Publication

Increased survival of non low-grade and deep-seated soft tissue sarcoma after surgical management in high-volume hospitals: a nationwide study from the Netherlands.

Vos, M., Blaauwgeers, H. G. T., Ho, V., Van Houdt, W., van der Hage, J. A., Been, L., Bonenkamp, H. J., Bemelmans, MHA., Van Dalen, T., Haas, R. L. M., Grunhagen, D. J. & Verhoef, C., 16-Feb-2019, In : European Journal of Cancer. 110, p. 98-106 9 p.

Research output: Contribution to journalArticleAcademicpeer-review

APA

Vos, M., Blaauwgeers, H. G. T., Ho, V., Van Houdt, W., van der Hage, J. A., Been, L., ... Verhoef, C. (2019). Increased survival of non low-grade and deep-seated soft tissue sarcoma after surgical management in high-volume hospitals: a nationwide study from the Netherlands. European Journal of Cancer, 110, 98-106. https://doi.org/10.1016/j.ejca.2019.01.005

Author

Vos, Melissa ; Blaauwgeers, H.G.T. ; Ho, Vincent ; Van Houdt, Winan ; van der Hage, Jos A. ; Been, Lukas ; Bonenkamp, Han J. ; Bemelmans, MHA ; Van Dalen, Thijs ; Haas, Rick L M ; Grunhagen, Dirk J. ; Verhoef, Cees. / Increased survival of non low-grade and deep-seated soft tissue sarcoma after surgical management in high-volume hospitals : a nationwide study from the Netherlands. In: European Journal of Cancer. 2019 ; Vol. 110. pp. 98-106.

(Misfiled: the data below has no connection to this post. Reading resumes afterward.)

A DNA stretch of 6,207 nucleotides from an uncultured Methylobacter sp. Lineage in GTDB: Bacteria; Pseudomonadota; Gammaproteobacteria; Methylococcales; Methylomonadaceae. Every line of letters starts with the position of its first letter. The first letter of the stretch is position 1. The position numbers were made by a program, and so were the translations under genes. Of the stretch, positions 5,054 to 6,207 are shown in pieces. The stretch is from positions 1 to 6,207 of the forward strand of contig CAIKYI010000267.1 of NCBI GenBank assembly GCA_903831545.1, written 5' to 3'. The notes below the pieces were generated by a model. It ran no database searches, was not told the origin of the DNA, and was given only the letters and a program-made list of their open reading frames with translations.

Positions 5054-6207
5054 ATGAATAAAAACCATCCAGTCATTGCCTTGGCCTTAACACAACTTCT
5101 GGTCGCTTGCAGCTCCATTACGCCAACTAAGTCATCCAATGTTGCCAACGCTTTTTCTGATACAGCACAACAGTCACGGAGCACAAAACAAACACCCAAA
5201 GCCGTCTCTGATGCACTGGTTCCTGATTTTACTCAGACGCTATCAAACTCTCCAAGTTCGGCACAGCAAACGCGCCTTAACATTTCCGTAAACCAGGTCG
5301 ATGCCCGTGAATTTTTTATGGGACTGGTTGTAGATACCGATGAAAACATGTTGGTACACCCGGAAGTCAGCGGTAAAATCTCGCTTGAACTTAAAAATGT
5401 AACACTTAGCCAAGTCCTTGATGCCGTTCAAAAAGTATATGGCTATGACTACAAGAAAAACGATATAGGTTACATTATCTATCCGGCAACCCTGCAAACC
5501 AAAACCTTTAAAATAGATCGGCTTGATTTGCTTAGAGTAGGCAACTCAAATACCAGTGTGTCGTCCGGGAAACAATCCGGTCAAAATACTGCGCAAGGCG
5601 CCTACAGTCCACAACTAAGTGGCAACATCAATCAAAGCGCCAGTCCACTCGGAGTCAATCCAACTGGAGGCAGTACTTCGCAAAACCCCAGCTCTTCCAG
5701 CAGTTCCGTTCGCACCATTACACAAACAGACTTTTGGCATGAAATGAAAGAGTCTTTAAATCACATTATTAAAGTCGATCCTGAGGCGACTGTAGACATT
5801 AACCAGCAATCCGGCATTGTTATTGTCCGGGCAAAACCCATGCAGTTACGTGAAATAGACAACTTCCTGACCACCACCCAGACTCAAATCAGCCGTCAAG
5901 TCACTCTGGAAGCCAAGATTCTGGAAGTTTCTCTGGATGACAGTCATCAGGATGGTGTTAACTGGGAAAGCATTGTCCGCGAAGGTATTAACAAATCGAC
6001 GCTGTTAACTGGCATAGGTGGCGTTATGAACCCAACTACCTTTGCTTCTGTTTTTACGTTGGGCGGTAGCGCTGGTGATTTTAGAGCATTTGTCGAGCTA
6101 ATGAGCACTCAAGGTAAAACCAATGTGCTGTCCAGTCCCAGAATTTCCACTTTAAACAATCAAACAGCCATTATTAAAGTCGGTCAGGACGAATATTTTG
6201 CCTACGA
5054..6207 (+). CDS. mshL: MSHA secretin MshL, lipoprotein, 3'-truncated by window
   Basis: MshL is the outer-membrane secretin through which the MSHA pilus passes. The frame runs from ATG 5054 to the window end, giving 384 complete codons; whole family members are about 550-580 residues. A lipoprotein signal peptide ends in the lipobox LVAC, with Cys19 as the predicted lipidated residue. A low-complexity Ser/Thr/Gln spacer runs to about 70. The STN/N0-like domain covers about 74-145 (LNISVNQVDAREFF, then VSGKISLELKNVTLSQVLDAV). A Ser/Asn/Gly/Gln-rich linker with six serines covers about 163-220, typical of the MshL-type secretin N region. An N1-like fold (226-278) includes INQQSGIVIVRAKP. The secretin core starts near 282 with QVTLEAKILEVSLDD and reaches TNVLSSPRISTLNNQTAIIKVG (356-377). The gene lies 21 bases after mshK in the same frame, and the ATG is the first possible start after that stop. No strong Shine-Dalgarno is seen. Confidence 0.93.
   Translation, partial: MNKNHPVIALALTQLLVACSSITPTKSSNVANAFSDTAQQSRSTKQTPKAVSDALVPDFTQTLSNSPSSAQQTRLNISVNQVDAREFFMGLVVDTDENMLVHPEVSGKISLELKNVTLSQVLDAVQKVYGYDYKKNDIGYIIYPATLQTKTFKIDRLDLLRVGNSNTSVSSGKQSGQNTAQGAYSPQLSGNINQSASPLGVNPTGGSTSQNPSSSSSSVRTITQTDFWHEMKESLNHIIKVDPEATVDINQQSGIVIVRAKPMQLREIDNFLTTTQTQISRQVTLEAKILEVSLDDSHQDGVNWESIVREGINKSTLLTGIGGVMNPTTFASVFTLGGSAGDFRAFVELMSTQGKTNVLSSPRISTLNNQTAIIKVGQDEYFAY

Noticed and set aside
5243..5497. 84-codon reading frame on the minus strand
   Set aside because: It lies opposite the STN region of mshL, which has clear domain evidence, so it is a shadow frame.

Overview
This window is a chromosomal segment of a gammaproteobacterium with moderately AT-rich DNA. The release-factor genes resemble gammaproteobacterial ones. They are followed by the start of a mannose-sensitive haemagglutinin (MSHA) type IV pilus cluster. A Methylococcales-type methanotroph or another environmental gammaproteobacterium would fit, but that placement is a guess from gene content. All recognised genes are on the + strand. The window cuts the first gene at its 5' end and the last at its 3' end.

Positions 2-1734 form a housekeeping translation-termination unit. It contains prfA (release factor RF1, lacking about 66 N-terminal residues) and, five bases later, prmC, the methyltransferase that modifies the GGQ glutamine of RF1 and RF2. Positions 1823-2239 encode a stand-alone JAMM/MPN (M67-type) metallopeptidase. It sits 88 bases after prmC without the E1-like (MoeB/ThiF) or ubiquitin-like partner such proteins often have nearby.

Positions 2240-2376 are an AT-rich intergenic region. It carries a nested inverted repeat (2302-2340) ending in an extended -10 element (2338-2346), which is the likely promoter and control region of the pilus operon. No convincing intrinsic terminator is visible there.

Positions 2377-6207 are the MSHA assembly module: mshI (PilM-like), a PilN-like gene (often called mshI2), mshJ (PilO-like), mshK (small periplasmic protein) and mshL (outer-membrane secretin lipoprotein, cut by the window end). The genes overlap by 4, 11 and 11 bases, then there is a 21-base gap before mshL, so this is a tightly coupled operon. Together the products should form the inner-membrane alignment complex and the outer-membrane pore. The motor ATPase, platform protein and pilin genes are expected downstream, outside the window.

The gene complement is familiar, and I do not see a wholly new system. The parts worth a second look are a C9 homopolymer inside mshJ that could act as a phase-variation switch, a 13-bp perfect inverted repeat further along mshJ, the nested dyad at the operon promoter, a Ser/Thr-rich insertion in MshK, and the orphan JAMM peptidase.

Harvard

Vos, M, Blaauwgeers, HGT, Ho, V, Van Houdt, W, van der Hage, JA, Been, L, Bonenkamp, HJ, Bemelmans, MHA, Van Dalen, T, Haas, RLM, Grunhagen, DJ & Verhoef, C 2019, 'Increased survival of non low-grade and deep-seated soft tissue sarcoma after surgical management in high-volume hospitals: a nationwide study from the Netherlands.' European Journal of Cancer, vol. 110, pp. 98-106. https://doi.org/10.1016/j.ejca.2019.01.005

Standard

Increased survival of non low-grade and deep-seated soft tissue sarcoma after surgical management in high-volume hospitals : a nationwide study from the Netherlands. / Vos, Melissa; Blaauwgeers, H.G.T.; Ho, Vincent; Van Houdt, Winan; van der Hage, Jos A.; Been, Lukas; Bonenkamp, Han J.; Bemelmans, MHA; Van Dalen, Thijs; Haas, Rick L M; Grunhagen, Dirk J.; Verhoef, Cees.

In: European Journal of Cancer, Vol. 110, 16.02.2019, p. 98-106.

Research output: Contribution to journalArticleAcademicpeer-review

Vancouver